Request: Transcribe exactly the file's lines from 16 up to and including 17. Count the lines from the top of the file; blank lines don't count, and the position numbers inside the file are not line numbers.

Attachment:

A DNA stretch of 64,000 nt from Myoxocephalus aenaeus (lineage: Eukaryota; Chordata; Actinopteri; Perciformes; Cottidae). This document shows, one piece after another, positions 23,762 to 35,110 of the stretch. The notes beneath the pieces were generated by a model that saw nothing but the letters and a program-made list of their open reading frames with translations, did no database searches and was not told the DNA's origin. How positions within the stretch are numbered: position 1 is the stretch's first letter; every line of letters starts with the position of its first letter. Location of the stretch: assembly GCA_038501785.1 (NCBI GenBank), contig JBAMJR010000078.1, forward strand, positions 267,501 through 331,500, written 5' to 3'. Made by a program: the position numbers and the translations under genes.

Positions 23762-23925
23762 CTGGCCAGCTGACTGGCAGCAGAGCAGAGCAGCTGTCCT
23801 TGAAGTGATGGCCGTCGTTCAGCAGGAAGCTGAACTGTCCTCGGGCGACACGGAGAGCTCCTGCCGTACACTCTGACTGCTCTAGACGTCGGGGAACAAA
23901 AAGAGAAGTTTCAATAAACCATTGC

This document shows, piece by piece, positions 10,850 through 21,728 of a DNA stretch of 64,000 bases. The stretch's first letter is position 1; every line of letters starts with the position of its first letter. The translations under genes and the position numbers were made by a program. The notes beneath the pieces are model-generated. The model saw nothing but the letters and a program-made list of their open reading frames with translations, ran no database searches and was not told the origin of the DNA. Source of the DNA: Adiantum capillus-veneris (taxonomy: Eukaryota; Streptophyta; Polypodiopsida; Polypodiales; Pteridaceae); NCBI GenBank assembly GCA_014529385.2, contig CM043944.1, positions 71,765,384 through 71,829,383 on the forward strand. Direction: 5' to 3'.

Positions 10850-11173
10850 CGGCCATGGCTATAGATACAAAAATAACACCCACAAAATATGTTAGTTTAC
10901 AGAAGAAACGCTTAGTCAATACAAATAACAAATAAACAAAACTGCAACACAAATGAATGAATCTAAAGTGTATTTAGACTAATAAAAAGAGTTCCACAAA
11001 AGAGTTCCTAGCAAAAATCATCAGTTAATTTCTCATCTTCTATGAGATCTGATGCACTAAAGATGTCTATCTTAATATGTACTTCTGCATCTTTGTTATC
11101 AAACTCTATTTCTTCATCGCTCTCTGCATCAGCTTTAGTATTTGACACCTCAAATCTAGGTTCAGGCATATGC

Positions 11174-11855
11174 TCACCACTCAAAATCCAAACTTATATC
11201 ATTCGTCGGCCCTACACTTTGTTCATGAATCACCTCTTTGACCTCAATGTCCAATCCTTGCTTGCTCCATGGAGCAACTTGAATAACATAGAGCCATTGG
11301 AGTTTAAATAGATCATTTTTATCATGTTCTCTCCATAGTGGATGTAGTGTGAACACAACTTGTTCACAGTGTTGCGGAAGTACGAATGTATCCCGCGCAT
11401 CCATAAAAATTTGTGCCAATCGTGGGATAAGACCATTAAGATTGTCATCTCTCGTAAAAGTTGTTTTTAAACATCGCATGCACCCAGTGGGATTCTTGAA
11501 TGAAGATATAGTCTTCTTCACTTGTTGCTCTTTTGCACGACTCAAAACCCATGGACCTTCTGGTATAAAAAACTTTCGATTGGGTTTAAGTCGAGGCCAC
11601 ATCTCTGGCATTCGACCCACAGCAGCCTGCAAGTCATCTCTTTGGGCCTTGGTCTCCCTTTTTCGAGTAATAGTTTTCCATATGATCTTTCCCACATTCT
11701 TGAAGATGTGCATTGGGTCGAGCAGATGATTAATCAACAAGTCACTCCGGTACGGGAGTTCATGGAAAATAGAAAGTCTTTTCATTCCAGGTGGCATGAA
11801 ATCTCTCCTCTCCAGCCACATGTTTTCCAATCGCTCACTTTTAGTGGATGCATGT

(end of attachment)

11401 CCATAAAAATTTGTGCCAATCGTGGGATAAGACCATTAAGATTGTCATCTCTCGTAAAAGTTGTTTTTAAACATCGCATGCACCCAGTGGGATTCTTGAA
11501 TGAAGATATAGTCTTCTTCACTTGTTGCTCTTTTGCACGACTCAAAACCCATGGACCTTCTGGTATAAAAAACTTTCGATTGGGTTTAAGTCGAGGCCAC